Our textbook sometimes uses notation like this:

$$ \oint_C x \mathrm{d}y + y \mathrm{d}z + z\mathrm{d}x $$

and I have no idea what it means. Both the textbook and my professor's explanations make no sense to me. I understand that it is not the same as $\oint_C x \mathrm{d}y + \oint_C y \mathrm{d}z + \oint_C z\mathrm{d}x$. What does it mean?

  • 1
    $\begingroup$ Looks like a line integral. $\endgroup$ – Karl Nov 15 '17 at 20:33
  • $\begingroup$ @Karl it is indeed, I edited it to avoid confusion. $\endgroup$ – Bluefire Nov 15 '17 at 20:38
  • $\begingroup$ I'm not sure we use the same definition of "understand". Why do you think it's not the same as $\oint_C x \mathrm{d}y + \oint_C y \mathrm{d}z + \oint_C z\mathrm{d}x$? All integrals I ever met were linear, and that certainly includes additive. $\endgroup$ – Professor Vector Nov 15 '17 at 21:10
  • $\begingroup$ We might need some more context to explain this to you: are you studying differential forms? $\endgroup$ – amd Nov 15 '17 at 21:18
  • $\begingroup$ It makes sense whenever you use $()$'s. Namely, $\displaystyle\oint_{C}\left(x\,\mathrm{d}y + y\,\mathrm{d}z + z\,\mathrm{d}x\right) = \oint_{C}x\,\mathrm{d}y + \oint_{C}y\,\mathrm{d}z + \oint_{C}z\,\mathrm{d}x$. $\endgroup$ – Felix Marin Nov 15 '17 at 21:31
  • Much simpler, let $\vec{F} = \langle F^1, F^2, F^3 \rangle$ and $\vec{r} = \langle x ,y ,z \rangle$. Then $d \vec{r} = \langle dx, dy,dx \rangle$ (recall $df = f'(t) dt$, just so this notation isn't stange). Hence, $\vec{F} \cdot d \vec{r} = F^1 dx + F^2 dy + F^3 dz$ which you can interpret as the infinitesimal work.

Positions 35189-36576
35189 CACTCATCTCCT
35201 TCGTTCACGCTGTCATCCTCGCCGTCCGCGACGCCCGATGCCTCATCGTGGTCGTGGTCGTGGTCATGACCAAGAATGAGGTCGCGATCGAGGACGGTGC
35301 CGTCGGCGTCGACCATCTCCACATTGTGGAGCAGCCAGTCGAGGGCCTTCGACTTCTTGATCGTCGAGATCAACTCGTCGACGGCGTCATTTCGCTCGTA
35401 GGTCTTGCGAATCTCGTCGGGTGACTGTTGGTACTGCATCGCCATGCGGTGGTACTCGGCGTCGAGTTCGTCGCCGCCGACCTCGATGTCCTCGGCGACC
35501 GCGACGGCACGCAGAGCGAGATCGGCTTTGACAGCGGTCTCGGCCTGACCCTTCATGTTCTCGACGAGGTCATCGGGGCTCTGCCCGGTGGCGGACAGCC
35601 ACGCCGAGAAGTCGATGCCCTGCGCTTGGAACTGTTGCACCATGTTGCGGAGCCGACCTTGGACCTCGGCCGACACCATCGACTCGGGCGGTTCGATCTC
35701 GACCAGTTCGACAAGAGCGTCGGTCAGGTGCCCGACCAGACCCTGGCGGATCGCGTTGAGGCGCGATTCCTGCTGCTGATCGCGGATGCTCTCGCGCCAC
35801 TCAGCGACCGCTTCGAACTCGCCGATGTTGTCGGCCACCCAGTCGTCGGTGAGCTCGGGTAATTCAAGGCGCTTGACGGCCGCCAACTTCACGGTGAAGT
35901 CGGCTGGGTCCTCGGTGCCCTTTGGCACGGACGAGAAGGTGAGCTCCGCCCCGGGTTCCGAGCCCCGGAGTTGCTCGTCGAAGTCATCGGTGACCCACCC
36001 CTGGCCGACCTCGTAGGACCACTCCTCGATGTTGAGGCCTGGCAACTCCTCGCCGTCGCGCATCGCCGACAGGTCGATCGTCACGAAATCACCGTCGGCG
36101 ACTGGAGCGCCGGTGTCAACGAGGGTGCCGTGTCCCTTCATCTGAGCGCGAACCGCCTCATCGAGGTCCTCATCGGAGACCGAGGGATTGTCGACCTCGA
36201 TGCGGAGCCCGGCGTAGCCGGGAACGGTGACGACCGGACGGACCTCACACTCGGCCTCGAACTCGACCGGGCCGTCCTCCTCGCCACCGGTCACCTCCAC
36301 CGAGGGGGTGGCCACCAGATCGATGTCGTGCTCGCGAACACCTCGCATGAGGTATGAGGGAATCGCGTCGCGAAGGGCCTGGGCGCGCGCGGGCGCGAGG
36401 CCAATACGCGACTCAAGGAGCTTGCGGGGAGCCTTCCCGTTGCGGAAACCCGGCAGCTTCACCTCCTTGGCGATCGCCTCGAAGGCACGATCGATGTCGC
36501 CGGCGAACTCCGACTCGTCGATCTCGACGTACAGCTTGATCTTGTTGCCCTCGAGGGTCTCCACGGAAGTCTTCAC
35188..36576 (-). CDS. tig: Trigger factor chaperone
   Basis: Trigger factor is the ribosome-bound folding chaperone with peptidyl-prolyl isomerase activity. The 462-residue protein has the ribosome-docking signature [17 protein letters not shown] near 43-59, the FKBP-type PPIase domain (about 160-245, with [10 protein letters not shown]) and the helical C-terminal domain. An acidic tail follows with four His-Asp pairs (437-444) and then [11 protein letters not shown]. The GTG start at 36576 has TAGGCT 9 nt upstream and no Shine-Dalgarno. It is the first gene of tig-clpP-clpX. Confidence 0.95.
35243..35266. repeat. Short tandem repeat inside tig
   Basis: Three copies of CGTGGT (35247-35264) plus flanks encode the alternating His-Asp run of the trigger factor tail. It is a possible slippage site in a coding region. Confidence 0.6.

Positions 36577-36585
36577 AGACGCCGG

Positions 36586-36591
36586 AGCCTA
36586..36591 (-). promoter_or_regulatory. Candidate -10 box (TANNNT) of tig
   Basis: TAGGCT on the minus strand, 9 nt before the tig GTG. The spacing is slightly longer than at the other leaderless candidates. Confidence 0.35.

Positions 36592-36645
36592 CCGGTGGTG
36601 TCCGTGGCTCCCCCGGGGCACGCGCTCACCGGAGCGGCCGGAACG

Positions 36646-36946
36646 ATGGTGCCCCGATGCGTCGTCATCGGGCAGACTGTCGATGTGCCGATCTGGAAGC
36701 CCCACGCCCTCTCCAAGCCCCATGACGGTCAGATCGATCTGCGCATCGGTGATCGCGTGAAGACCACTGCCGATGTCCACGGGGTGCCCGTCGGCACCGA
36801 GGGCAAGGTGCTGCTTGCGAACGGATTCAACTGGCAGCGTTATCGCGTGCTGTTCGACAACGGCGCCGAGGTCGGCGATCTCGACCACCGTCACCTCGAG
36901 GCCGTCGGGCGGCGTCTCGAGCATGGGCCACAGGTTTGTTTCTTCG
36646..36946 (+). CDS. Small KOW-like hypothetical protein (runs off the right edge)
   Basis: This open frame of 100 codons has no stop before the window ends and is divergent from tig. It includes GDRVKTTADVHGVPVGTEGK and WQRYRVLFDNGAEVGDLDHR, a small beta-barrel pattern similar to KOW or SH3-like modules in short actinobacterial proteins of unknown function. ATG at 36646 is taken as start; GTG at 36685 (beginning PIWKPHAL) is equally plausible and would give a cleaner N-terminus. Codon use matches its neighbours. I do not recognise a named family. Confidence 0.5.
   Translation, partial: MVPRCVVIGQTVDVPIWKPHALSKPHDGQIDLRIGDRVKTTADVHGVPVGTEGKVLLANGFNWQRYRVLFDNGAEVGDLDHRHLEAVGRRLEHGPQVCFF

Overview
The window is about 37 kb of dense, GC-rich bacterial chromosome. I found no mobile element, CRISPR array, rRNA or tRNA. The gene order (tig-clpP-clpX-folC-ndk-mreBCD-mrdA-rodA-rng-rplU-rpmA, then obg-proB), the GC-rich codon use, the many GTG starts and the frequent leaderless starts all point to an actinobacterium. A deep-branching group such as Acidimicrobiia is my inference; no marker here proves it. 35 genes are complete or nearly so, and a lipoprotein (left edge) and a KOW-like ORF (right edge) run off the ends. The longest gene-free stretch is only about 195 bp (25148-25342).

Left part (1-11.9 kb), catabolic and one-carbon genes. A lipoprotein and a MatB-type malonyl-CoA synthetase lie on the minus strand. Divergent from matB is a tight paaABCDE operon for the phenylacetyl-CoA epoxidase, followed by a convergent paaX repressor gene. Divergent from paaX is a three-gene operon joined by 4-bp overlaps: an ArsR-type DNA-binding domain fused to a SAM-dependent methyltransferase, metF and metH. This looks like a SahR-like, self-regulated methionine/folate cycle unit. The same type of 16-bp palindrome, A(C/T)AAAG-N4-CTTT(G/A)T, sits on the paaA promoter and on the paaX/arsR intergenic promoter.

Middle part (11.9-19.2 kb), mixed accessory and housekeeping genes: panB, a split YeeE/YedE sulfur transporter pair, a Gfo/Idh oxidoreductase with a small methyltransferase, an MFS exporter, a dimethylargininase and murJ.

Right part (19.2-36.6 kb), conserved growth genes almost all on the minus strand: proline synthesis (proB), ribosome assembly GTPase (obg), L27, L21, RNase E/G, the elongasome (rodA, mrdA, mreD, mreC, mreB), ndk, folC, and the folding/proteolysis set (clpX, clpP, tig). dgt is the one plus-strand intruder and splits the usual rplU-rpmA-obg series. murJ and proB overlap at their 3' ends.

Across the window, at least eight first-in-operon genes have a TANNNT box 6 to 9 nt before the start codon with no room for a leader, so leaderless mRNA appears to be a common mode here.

• Let $\gamma(a) = P$ and $\gamma(b) = Q$. Now recall one more definintion, given $C$ is a curve and $\gamma: [a,b] \to \mathbb{R}^3$ parametrizes $C$ i.e $\gamma(t) \in C$ and $C = \textrm{Im} (\gamma)$ then,

$$ \int_C \vec{F} \cdot d \vec{r} = \int_{P}^{Q} F^1 dx + F^2 dy + F^3 dz $$

  • If $P=Q$ then $C$ is a closed curve and we use embed this notation into the integral by using the symbol $\oint$.

$$ \oint_C \vec{F} \cdot d \vec{r} = \int_{P}^{Q = P} \vec{F} \cdot d\vec{r} = \int_{P}^{Q = P}F^1 dx + F^2 dy + F^3 dz$$


Your Answer

By clicking “Post Your Answer”, you agree to our terms of service, privacy policy and cookie policy

Not the answer you're looking for? Browse other questions tagged or ask your own question.